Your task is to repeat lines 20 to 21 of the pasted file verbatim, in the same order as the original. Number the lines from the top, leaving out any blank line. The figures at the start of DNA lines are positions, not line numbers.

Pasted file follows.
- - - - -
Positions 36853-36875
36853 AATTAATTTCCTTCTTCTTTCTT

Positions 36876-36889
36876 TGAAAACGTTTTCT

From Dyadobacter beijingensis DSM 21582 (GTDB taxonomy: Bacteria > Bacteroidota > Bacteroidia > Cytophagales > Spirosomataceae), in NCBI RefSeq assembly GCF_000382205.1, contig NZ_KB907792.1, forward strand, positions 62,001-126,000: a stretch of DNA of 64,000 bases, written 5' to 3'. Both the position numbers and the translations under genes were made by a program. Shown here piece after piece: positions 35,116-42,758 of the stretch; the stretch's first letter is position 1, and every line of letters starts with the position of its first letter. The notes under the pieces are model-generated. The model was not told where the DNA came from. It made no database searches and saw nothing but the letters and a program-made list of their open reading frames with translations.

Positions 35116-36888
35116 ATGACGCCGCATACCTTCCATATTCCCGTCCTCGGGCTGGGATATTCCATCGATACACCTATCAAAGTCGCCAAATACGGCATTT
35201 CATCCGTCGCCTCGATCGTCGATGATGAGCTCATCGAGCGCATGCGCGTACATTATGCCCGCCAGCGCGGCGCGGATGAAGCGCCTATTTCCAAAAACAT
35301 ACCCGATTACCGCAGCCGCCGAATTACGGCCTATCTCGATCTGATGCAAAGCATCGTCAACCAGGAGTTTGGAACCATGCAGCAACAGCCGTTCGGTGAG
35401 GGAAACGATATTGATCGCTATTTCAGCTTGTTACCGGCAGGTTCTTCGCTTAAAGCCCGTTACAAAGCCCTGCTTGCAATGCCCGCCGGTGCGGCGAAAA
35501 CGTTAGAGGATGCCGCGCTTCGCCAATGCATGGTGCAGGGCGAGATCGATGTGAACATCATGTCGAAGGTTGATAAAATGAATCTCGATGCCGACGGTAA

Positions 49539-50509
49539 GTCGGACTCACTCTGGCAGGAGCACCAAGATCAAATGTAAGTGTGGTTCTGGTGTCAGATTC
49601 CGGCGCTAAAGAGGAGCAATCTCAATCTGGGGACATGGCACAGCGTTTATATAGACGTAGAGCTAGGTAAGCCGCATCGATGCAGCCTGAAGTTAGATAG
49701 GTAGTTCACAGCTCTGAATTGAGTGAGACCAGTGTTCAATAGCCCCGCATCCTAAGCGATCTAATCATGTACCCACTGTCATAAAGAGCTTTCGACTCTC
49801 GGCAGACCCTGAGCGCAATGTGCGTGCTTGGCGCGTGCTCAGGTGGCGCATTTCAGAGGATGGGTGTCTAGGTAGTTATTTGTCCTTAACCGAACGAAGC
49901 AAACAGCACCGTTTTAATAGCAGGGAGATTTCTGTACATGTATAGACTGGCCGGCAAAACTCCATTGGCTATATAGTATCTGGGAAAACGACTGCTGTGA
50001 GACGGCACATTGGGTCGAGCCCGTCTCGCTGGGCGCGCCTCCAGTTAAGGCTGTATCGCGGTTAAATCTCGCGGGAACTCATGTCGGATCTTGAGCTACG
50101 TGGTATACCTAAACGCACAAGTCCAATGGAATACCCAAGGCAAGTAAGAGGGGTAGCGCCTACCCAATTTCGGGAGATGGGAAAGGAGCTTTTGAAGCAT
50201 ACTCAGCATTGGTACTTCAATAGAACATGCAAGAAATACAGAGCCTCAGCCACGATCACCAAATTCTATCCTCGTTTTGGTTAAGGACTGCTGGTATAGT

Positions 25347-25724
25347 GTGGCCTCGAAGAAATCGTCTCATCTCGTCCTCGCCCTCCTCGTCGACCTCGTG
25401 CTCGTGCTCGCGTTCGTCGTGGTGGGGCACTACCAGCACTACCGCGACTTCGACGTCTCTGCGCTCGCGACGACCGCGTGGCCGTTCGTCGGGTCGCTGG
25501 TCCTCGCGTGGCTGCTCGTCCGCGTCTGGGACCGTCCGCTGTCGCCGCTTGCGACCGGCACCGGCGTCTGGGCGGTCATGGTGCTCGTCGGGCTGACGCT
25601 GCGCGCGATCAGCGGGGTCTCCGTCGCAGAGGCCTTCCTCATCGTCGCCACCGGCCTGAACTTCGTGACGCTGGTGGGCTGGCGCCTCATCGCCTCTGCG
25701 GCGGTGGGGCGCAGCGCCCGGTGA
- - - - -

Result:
50201 ACTCAGCATTGGTACTTCAATAGAACATGCAAGAAATACAGAGCCTCAGCCACGATCACCAAATTCTATCCTCGTTTTGGTTAAGGACTGCTGGTATAGT

Positions 25347-25724